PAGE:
Freight train drops load, blocking tracks near Perryville for hours

January 17, 1998|By Robert A. Erlandson | Robert A. Erlandson,SUN STAFF Staff writer Stacey P. Patton contributed to this article.

A freak accident disrupted train traffic in the Northeast Corridor yesterday morning when 33 automobile frames fell off two flatcars of a 100-car northbound Conrail freight train near Perryville, blocking northbound and southbound tracks for more than three hours.

No one was injured, and no cars of the freight train derailed. The accident occurred 40 miles north of Baltimore about 8: 15 a.m., strewing auto frames for two miles along the tracks, said Amtrak spokesman Kirk Rostron.

Amtrak brought in 20 buses to shuttle passengers north and south around the blockage to make connections in Baltimore, Wilmington and Philadelphia.

Service resumed when one track reopened about 11: 30 a.m., and full service was restored by early afternoon, Rostron said.

The freight train was 6,235 feet long and was pulled by two locomotives, said Conrail spokesman Robert Libkind. The auto frames, on the 19th and 20th cars, shifted, snapped their metal bindings and toppled off. "We're investigating now to see why the load shifted," Libkind said.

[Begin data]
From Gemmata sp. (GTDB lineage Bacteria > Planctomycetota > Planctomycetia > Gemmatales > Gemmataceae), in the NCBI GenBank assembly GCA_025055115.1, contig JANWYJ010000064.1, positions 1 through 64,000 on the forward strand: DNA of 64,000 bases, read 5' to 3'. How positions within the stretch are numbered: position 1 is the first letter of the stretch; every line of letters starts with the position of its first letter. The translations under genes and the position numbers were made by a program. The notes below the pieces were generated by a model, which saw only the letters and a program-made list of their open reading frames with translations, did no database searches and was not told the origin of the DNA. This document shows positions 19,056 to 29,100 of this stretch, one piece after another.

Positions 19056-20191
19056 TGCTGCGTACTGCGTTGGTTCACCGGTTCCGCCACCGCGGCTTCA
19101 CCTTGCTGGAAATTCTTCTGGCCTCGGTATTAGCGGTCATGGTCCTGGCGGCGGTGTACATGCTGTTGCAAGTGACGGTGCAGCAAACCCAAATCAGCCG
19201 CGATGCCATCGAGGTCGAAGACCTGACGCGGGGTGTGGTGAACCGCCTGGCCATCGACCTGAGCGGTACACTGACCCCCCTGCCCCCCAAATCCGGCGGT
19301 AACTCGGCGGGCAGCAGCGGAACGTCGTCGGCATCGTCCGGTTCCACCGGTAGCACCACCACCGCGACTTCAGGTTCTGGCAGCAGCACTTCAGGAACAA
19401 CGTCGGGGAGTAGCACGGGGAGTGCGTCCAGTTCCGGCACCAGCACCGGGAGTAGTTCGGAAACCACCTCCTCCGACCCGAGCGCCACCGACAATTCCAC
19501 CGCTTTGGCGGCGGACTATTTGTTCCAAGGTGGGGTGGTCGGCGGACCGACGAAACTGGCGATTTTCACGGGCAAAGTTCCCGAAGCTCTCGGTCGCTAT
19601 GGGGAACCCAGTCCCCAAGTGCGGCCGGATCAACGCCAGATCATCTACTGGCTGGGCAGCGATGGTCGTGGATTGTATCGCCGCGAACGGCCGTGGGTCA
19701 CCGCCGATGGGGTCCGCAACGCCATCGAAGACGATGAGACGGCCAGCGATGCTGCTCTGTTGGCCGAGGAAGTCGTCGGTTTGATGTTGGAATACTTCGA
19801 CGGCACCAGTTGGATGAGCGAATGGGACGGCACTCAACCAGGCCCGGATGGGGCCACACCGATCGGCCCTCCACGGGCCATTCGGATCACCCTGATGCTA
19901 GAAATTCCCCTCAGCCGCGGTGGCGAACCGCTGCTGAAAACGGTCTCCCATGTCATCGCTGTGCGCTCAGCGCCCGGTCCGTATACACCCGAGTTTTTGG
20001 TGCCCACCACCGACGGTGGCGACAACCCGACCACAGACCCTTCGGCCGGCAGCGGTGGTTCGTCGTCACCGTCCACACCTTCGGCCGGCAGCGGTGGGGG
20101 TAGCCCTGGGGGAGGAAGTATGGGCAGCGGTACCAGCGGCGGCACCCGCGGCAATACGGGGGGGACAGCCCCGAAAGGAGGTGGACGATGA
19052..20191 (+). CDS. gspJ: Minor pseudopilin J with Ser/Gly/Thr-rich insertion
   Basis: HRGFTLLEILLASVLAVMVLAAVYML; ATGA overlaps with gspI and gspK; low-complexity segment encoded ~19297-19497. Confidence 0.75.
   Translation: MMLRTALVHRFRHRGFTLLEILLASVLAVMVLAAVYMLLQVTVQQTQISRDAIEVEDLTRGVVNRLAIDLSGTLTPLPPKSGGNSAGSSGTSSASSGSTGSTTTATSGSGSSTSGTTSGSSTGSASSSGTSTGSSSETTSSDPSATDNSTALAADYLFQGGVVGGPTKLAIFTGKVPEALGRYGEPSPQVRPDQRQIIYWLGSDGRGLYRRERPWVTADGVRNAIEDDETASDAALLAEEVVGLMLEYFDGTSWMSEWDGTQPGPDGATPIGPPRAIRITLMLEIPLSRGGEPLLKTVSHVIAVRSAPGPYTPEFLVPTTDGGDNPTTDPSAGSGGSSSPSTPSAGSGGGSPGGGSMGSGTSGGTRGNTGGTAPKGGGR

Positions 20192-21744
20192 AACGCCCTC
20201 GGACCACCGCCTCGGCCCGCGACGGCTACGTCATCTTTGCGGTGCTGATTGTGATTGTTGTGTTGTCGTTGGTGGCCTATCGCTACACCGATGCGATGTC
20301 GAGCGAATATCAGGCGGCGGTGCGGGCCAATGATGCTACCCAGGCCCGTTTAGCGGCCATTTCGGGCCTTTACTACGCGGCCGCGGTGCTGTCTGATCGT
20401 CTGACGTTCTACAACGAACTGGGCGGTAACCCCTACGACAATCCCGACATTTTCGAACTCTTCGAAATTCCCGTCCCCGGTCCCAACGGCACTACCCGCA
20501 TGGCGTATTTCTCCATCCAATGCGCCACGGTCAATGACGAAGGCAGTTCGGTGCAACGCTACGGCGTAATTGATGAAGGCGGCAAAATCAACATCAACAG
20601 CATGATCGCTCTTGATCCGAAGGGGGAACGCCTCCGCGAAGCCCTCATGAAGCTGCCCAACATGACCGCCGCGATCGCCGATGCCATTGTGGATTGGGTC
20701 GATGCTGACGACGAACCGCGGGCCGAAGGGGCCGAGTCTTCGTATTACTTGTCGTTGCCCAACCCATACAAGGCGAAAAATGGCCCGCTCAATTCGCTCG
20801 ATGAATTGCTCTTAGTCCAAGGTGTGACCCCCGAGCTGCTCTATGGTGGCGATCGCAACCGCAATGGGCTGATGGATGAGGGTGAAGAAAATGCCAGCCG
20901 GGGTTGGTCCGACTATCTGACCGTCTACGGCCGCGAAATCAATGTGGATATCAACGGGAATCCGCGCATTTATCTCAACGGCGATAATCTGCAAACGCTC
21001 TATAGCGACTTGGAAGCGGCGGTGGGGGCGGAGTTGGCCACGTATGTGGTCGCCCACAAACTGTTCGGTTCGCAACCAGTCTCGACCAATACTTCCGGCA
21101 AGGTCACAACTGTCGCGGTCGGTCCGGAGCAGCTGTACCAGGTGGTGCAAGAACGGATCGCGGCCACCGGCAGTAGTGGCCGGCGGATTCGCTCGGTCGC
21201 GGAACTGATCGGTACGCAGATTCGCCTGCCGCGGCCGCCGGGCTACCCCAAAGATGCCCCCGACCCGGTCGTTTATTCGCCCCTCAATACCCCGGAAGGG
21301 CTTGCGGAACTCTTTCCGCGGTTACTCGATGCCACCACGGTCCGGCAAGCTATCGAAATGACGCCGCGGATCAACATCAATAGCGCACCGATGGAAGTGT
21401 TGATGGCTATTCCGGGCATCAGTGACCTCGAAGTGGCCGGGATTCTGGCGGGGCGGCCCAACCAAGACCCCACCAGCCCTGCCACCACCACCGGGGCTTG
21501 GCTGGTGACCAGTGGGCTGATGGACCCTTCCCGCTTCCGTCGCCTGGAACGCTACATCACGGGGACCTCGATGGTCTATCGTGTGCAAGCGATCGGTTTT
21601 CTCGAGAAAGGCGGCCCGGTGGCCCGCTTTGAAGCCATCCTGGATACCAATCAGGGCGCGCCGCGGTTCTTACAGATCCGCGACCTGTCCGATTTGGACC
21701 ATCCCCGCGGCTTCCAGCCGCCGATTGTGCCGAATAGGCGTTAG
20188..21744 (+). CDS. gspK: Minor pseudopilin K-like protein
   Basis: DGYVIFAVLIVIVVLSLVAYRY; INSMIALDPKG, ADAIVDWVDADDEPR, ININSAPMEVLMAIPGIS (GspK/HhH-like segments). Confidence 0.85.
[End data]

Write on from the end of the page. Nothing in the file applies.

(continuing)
The vehicle frames were bound from Detroit to a Chrysler assembly plant in Newark, Del., and for plants on the Eastern Shore, Libkind said. The train had turned onto the Northeast Corridor tracks at Perryville, a few miles from the accident scene.

Detectors on the tracks alerted the engineer, who brought the train to a safe stop, Libkind said. He said he did not know how fast the train was going at the time of the accident but that 30 mph is the maximum in the area.

Pub Date: 1/17/98

Baltimore Sun Articles
|
|
|
Please note the green-lined linked article text has been applied commercially without any involvement from our newsroom editors, reporters or any other editorial staff.